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Chronic Venous Insufficiency (CVI) Testing

Learn more about Chronic Venous Insufficiency (CVI) and how our PADnet® screening can diagnose this for you!

Chronic Venous Insufficiency (CVI) Testing

What is Chronic Venous Insufficiency?

Chronic Venous Insufficiency (CVI) is a progressive medical condition in which the valves that carry blood from the legs toward the heart no longer function, causing blood to pool in the legs and the veins to swell. Varicose veins, which are often misunderstood as a purely cosmetic issue, can progress to this more serious condition called CVI if left untreated. CVI is also known as venous reflux disease or venous insufficiency/vein disease.

Healthy leg veins are designed to allow blood to flow against gravity from the legs back up toward the heart. Inside the veins are tiny valves that open and close to help control the flow and pressure. CVI occurs when stresses on the venous system like pregnancy, age or standing for long periods of time weaken and stretch vein structure. When the veins become weakened or diseased, the blood flow is obstructed and blood pools in the legs. This impaired blood flow (or reflux) causes veins to expand, lose form and protrude from beneath the skin.

Of the over 30 million Americans affected by varicose veins or CVI, only 1.9 million seek treatment annually, while the vast majority remain undiagnosed and untreated. Without treatment, those with CVI may experience progressive symptoms that can be debilitating and significantly impact quality of life.

What Are The Symptoms?

Venous insufficiency frequently manifests itself in the form of leg pain, leg heaviness, leg discoloration or varicose veins. Nearly one in four adults have dark leg veins that appear to be “popping out.”  This condition is called varicose veins.

Symptoms of chronic venous insufficiency can include:

  • Leg heaviness and fatigue
  • Leg pain and aching
  • Leg discoloration
  • Varicose veins
  • Swelling in your legs or ankles
  • A tight feeling in your calves or itchy
  • Leg or ankle swelling
  • Pain when walking that stops when you rest
  • Ulcers, open wounds or sores
  • Leg cramps or spasms
  • Skin changes
  • Uncomfortable urge to move your legs (restless leg syndrome)

Left untreated, CVI can cause more serious complications like ulcers, bleeding, and a life-threatening condition called Deep Vein Thrombosis (DVT).

Who Is At Risk?

Individuals with untreated varicose veins are at risk for developing CVI, as the symptoms can progress and become more serious over time. CVI can occur in anyone at any age; however, increased age is a risk factor.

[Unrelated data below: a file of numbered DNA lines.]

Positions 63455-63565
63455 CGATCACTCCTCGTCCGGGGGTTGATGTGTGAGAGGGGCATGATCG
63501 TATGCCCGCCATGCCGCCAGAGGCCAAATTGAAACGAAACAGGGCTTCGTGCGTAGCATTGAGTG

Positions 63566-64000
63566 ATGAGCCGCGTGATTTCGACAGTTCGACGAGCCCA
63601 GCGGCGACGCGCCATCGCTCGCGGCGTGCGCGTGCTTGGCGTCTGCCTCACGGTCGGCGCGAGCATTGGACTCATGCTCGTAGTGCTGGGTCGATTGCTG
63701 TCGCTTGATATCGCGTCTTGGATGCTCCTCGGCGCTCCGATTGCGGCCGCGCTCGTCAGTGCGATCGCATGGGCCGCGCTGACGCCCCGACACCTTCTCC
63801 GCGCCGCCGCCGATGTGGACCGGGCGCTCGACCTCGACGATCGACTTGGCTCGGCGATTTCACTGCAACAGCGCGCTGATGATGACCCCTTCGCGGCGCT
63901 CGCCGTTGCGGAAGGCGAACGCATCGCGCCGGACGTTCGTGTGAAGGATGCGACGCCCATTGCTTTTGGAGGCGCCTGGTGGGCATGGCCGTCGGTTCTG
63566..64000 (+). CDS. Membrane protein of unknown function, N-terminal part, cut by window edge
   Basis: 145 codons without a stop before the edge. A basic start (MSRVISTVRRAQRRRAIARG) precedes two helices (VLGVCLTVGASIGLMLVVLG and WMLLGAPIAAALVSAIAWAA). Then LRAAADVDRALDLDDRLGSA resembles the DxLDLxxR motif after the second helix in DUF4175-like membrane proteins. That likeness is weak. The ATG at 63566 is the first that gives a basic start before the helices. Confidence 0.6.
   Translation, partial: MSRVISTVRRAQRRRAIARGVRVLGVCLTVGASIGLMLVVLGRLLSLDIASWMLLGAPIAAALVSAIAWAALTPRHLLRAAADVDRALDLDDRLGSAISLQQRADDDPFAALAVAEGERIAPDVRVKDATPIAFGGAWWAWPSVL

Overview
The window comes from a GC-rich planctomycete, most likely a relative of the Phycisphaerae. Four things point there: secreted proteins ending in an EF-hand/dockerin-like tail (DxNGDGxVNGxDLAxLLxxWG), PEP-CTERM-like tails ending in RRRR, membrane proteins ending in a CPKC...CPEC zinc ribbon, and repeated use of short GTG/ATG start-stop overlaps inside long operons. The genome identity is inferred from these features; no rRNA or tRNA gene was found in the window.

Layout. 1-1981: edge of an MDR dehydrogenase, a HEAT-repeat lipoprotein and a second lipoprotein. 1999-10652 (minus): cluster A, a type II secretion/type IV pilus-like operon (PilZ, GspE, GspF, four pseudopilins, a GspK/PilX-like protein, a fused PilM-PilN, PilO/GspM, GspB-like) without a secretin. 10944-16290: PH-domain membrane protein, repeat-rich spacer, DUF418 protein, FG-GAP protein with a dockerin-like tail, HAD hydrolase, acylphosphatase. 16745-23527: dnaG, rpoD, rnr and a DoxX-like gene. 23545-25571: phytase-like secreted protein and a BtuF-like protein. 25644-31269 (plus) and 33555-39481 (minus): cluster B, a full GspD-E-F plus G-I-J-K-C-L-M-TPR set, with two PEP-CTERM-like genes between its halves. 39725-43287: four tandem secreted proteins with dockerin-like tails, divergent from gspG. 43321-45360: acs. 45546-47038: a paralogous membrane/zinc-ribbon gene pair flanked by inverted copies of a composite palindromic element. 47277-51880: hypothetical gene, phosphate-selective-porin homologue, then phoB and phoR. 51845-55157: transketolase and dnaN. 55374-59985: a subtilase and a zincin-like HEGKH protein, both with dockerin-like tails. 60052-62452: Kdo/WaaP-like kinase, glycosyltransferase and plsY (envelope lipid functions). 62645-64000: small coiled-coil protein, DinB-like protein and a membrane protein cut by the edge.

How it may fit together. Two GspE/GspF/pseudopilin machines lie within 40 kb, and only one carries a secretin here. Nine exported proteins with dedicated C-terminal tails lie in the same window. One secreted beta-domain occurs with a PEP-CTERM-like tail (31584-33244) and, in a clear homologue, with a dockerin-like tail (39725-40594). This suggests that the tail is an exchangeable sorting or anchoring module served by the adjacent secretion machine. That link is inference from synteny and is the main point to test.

CVI tends to be more prevalent in women who have been pregnant, those who have a family history of the condition or those whose occupations require prolonged standing. Common risk factors include:

  • Being overweight
  • Being pregnant
  • Having a family history of vein problems
  • Having previous blood clots, injury, or damage to your legs

What Can I Expect During The Test?

During the exam, you will lay face-up or on your stomach on a moveable exam table.

The patented PADnet® device provides an automated diagnostic procedure that leverages blood pressure cuffs and pneumo (air) plethysmography to perform the following procedures:

  • Pulse Volume Recording (PVR) measurements
  • Segmental blood pressures used to calculate:
  • Ankle-Brachial Index (ABI)
  • Toe-Brachial Index (TBI)
  • Segmental-Brachial Index (SBI)
  • Venous Refill Measurements
  • Venous Outflow Measurements

These non-invasive tests help identify vascular disease, and provide data to determine suitable medical or surgical treatment plans for PAD and CVI.

The PPG is used to assess the motion of blood in the lower limb by gauging the transportation and reflux of the blood. The venous refill test is a reliable indicator of venous valvular insufficiency.

What Can I Expect After The Test?

This is a tool for the primary diagnosis of insufficiencies and incompetence (damaged valves that no longer close properly) of the superficial venous system within the lower extremity. It can identify only the presence or absence of disease. It is not intended to find the severity, location or source of reflux, the backward flow of blood. It is not a method of detecting Deep Vein Thrombosis (DVT).

You can book a consultation today by scheduling an appointment online or calling us at (561) 203-9285.

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